Random House of Canada is launching an online magazine, a new program for publishing e-book originals and a newly renovated Web site as a part of an ambitious new three-pronged digitial strategy.
The new magazine, Hazlitt, (named after 19th Century British author and journalist Williams Hazlitt) is intended to be Random House of Canada’s "signature online editorial and digital habitat." But it aims to goes beyond being a digital showcase for the company’s authors and content, and to be a fully realized online magazine, examining culture and current affairs on a daily basis. Robert Wheaton, v-p and director, strategic digital business development, says: "The mission is to provide a compelling, entertaining, informative online magazine, and the things that online magazines do best, and to publish work at its natural length, whether that is a 500-word blog post or a short online film or a marquee online feature."
To do that, Random House has hired two prominent journalists: Christopher Frey, as director of digital publishing and Hazlitt editor-in-chief, and Alexandra Molotkow, as Hazlitt senior editor. Frey founded the travel magazine Outpost and was the founding editorial director of the online newspaper Toronto Standard. Molotkow was most recently associate editor at The Walrus magazine and a columnist at Toronto Standard.
Authors and journalists including Lynn Crosbie, Kaitlin Fontana, Billie Livingston, Jason McBride, Drew Nelles, and Carl Wilson, as well as filmmaker Scott Cudmore, will be contributors, and the magazine will seek freelance submissions."Our writers are smart, insightful, occasionally combative, funny, and well read – our cast is wildly diverse. We will feature best-selling, award-winning authors alongside young, emerging writers," says Frey.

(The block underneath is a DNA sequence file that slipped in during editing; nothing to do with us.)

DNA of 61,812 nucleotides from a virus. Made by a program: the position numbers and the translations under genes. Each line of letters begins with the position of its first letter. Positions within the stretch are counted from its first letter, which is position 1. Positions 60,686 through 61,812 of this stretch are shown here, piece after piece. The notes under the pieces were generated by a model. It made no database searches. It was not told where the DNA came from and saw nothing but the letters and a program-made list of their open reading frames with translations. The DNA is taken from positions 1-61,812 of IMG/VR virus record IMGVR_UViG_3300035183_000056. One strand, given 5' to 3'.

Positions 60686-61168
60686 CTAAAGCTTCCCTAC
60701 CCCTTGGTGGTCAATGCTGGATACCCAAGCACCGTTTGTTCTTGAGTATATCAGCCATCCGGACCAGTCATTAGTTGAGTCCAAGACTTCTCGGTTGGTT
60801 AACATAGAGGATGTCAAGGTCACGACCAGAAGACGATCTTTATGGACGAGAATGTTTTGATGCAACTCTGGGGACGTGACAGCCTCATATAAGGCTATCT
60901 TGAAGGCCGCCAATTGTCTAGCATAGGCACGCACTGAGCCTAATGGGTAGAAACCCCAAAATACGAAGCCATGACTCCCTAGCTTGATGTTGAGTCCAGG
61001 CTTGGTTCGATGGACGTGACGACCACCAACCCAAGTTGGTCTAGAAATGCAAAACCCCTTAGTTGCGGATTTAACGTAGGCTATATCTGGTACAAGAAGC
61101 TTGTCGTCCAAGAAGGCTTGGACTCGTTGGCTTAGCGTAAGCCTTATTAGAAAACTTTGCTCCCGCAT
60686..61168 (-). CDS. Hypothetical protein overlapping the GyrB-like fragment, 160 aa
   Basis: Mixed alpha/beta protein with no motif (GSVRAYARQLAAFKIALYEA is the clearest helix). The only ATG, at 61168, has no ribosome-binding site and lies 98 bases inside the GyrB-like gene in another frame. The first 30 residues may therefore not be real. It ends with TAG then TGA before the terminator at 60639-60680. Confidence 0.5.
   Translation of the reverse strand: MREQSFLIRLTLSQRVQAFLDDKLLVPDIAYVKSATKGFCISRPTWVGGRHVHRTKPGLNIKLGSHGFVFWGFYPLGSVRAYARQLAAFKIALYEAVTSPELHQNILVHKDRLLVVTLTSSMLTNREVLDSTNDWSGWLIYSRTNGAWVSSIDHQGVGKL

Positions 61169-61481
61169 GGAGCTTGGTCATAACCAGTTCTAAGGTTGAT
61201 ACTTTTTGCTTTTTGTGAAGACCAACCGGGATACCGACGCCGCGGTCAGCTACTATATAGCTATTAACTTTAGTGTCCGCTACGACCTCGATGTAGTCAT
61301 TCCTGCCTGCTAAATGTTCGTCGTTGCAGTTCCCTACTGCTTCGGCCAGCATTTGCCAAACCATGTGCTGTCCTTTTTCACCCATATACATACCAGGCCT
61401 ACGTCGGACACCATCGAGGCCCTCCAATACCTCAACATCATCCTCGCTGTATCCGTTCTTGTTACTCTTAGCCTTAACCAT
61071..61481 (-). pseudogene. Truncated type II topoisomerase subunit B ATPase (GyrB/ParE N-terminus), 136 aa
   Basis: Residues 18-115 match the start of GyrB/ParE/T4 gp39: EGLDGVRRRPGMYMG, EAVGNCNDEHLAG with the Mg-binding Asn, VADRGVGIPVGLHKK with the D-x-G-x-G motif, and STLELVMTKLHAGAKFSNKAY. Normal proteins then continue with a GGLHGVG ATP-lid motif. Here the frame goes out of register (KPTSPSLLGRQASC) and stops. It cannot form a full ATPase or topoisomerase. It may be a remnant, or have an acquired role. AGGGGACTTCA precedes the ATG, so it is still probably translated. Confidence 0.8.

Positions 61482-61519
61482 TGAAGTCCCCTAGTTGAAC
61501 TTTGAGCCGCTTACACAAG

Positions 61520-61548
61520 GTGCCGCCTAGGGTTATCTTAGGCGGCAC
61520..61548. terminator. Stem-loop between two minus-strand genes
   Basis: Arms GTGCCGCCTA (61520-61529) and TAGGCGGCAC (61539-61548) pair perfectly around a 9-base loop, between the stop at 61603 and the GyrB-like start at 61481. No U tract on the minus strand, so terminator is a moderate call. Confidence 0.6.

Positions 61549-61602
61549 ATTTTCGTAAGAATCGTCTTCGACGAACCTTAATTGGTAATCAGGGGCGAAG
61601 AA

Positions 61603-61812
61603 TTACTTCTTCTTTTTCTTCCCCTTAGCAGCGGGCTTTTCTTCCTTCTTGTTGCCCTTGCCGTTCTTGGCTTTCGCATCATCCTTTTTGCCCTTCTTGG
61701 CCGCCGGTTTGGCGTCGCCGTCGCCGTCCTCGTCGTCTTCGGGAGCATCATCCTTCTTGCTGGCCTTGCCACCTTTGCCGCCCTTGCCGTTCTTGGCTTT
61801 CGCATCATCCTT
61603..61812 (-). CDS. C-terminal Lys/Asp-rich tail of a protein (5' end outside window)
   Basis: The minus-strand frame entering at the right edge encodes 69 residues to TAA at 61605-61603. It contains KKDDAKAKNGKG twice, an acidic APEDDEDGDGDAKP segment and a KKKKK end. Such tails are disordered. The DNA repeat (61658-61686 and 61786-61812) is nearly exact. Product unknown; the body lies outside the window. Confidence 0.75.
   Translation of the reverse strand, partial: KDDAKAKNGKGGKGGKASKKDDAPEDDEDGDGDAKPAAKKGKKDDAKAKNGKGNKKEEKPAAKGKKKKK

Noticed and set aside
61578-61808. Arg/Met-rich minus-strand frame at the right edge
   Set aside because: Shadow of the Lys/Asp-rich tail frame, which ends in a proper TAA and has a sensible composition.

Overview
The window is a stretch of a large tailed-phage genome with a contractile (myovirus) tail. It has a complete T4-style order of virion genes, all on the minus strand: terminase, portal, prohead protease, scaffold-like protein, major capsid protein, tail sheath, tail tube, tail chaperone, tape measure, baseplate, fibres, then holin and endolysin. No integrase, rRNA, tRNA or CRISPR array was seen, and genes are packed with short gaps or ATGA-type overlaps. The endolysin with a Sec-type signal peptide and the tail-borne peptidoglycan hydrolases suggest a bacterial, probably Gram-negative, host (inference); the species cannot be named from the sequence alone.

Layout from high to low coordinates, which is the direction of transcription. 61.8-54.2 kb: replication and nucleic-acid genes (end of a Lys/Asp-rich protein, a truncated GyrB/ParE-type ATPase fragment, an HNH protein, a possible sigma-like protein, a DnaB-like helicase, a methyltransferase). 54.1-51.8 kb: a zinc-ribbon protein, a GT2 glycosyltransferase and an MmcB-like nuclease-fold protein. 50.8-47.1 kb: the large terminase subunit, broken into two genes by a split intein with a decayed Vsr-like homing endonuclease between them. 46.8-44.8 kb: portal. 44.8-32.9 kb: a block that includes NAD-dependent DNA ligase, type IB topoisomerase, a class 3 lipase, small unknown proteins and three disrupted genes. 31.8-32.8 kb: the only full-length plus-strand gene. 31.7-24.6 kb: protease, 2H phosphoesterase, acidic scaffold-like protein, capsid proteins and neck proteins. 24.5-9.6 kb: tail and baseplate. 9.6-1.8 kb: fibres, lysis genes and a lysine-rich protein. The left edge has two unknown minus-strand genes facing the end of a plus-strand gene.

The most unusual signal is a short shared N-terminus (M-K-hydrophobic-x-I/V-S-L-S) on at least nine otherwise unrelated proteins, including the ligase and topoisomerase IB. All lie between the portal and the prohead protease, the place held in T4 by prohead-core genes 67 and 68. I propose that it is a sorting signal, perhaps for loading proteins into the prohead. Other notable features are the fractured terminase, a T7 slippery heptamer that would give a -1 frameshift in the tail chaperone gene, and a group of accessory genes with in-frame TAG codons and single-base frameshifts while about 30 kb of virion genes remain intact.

The second element of the new strategy is Hazlitt Originals, an e-book publishing program for books and essays that will be published in a digital format first. The inaugural e-book is by award-winning Canadian journalist Patrick Graham, titled The Man Who Went to War: A Reporter’s Memoir From Libya and the Arab Uprising. Other upcoming publications include an anti-foodie polemic You Aren’t What You Eat by U.K. journalist Steven Poole, and Ivor Tossell’s The Gift of Ford, about controversial Toronto mayor Rob Ford.
Hazlitt Originals will also publish each idea at its natural length and allow for experiments with the digital format. "The Internet offers unprecedented opportunities for readers to engage with ideas and stories beyond those of the printed book," says Brad Martin, president and CEO of Random House of Canada. "Traditionally, publishers have used their websites for sales and marketing. We believe publishers should also use their websites to publish."
"Lastly, the company's website will be entirely redesigned to house these new ventures, and it is hoped to become a destination site for readers. Wheaton says he "envisions the overall experience of RandomHouse.ca to be akin to that of the best bookstore: reliable recommendations; delightful chance discoveries; and an editorial sensibility that challenges tastes and expands horizons." The site will not sell books directly but will direct consumers to retailers.